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Parents Are Concerned About AI, But What Do They Actually Know?

Art by Mohamed Nohassi via Unsplash

Parents Are Concerned About AI, But What Do They Actually Know?

By Movieguide® Contributor

A new study finds that, despite growing concerns over the effect of AI on children, only 17% of parents are actively trying to learn about the technology. 

“In a February 2024 Barna survey, parents revealed they are especially wary of AI’s safety and social effects on their children,” Barna reported, adding that “a third of U.S. parents” are “concerned about the data privacy and security risks associated with [children] using AI technology.”

Twenty-five percent of parents said they feel that AI could “negatively impact” their child’s ability to “think for themselves.”

Despite these concerns, “just 17 percent of U.S. parents tell Barna they strongly agree, ‘I actively seek out information and resources to better understand AI technologies,’” the report continued. 

“With AI and its uses—both good and bad—becoming more prevalent, the need is there,” Barna concluded. “Helping parents understand the technology, as well as some of the AI tools that could support their parenting and/or household rhythms, may be good places to start.”

The need for parents to understand AI is growing by the day, especially as others explore different ways to use and exploit the technology. 

Wired reported that AI videos for children are already widespread on YouTube, and many parents aren’t aware that their kids are consuming this type of content. 

“Because AI tools automate the process of making a show, channels focused on putting out as many videos as possible may not even be watching their output before others see it,” the outlet reported

Tracy Pizzo Frey, senior adviser of AI for the media literacy nonprofit Common Sense Media, added, “There will be no way to know, necessarily, how much of the AI generated content is being reviewed by humans before it is put somewhere.”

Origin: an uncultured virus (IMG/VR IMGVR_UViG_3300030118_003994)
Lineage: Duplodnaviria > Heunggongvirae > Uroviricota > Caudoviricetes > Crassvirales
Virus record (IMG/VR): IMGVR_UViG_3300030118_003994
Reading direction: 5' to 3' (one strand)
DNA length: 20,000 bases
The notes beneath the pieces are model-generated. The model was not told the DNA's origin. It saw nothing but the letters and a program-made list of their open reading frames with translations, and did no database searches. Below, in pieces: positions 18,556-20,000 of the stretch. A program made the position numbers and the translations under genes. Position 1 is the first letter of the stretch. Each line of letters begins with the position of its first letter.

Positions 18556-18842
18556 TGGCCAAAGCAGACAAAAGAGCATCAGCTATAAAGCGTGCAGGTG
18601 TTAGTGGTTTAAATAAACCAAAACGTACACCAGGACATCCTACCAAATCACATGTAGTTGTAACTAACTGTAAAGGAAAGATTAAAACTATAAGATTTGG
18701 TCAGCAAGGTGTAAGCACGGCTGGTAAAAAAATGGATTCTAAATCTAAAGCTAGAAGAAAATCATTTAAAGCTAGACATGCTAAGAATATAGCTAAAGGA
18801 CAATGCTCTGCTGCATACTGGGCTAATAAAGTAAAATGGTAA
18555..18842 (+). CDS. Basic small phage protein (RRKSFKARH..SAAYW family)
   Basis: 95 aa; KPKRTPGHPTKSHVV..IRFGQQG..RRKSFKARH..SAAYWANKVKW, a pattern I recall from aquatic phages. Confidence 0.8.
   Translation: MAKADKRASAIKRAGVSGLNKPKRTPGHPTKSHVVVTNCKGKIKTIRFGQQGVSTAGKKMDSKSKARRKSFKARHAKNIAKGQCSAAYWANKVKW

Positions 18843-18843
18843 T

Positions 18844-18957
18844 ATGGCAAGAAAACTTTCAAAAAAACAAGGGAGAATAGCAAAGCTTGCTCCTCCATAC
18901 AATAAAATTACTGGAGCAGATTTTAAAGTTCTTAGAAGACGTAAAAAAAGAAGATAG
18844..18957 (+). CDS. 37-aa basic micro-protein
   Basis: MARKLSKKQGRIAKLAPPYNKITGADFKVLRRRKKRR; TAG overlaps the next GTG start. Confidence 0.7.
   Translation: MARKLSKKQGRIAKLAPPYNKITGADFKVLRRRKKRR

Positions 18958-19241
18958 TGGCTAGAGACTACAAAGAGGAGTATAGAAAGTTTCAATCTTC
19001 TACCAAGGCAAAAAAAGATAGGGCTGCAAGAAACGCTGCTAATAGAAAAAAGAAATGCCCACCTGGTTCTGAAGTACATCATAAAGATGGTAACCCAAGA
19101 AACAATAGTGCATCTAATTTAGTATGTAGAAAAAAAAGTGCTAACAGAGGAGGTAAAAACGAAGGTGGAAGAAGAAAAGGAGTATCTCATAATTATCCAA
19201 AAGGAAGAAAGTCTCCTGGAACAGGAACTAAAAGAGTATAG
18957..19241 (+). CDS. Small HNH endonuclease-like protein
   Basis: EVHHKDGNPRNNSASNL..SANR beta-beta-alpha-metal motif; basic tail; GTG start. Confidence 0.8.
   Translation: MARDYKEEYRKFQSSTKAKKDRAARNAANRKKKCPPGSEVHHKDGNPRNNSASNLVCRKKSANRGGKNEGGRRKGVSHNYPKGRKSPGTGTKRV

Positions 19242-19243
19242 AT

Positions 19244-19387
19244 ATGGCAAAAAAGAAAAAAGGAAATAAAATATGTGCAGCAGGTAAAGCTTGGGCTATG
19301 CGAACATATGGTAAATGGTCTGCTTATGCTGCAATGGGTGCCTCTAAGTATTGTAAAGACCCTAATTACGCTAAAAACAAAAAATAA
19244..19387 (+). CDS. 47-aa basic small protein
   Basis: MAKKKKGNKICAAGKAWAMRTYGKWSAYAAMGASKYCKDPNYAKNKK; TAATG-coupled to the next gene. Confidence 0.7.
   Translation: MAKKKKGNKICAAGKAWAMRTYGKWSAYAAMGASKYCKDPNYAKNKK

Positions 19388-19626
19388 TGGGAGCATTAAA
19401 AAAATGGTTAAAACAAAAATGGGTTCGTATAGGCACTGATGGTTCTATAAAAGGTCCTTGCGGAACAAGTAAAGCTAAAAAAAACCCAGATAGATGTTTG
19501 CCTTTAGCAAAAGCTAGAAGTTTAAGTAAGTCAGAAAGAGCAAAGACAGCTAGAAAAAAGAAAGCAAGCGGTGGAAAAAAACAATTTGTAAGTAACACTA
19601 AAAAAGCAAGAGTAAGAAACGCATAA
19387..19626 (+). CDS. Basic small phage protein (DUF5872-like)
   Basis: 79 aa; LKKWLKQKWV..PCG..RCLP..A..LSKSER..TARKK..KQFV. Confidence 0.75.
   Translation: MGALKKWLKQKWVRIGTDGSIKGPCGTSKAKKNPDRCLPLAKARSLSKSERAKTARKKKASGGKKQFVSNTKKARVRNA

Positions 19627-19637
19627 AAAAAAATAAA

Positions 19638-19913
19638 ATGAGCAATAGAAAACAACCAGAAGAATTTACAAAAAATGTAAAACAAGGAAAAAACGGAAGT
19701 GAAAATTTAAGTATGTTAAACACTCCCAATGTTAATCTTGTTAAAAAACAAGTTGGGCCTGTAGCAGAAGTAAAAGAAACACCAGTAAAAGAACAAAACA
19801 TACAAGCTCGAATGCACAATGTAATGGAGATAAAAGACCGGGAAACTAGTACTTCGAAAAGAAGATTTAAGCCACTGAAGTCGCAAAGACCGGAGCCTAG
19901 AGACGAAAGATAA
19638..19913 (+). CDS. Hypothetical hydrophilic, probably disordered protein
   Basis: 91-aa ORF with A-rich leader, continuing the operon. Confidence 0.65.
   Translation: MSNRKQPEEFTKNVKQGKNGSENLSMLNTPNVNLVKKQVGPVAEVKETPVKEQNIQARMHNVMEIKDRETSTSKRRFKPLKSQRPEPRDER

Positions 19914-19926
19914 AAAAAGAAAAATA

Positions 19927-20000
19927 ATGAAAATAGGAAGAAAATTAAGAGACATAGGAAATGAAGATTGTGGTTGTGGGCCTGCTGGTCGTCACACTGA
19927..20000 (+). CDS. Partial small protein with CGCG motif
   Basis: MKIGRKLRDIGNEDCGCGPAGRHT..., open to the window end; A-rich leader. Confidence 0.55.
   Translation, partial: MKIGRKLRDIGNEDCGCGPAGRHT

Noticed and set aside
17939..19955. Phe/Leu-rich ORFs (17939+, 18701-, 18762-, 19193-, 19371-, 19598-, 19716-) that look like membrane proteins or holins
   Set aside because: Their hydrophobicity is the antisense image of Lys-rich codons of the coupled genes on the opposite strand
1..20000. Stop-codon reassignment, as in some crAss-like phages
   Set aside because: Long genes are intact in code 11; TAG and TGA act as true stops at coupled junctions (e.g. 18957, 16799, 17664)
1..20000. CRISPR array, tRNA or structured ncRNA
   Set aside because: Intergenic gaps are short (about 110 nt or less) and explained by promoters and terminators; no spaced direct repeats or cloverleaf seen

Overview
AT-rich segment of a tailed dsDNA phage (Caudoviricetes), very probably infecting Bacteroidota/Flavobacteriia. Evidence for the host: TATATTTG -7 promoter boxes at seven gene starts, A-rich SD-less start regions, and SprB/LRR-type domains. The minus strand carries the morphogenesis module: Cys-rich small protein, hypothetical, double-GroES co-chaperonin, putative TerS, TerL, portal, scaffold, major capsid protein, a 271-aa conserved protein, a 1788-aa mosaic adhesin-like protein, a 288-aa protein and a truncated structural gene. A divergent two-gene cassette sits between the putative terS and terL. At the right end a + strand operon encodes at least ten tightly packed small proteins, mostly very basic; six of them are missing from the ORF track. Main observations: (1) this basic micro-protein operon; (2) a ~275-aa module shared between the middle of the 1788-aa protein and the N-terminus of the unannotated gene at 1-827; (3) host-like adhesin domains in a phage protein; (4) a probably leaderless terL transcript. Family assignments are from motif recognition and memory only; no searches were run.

Other experts have concerns about the effects that watching content not created by humans will have on young people.  

“All around the nation there are toddlers plunked down in front of iPads being subjected to synthetic runoff, deprived of human contact even in the media they consume,” neuroscientist Erik Hoel wrote in a blog post. “There’s no other word but dystopian.”

Movieguide® previously reported on concerns researchers have about the impact of AI on creativity in classrooms:

While the use of AI tools in education has been controversial from the start, a new study revealed AI’s impact on creativity, something that may inform its future use in the classroom.

“Increasingly, students are using AI for help with their schoolwork. Whether it’s for drafting essays, learning new languages or studying history and science, AI tools are becoming a staple in students’ academic toolkit,” StudyFinds reported.

Researchers from across the country came together to investigate the impact AI chatbots have on the creative process. College students were asked to write down as many uses for a paperclip as they could think of. They were then asked to repeat the process four weeks later, but this time, they could use ChatGPT to help the process. Students were then asked to reflect on the process.

While 100% of the students admitted that the AI tool made the brainstorming process easier, many said they would not want to use it for this purpose in their daily lives. The mixed results revealed that it is a nice place for the brainstorming process to start, but students were unhappy if it did not launch original thinking of their own.

With AI’s recent emergence, it appears that its use in the classroom is all but inevitable. It will, therefore, be important for researchers to continue to identify ways the technology is beneficial for education so it can have a positive impact on the classroom rather than inhibiting students’ success in the future.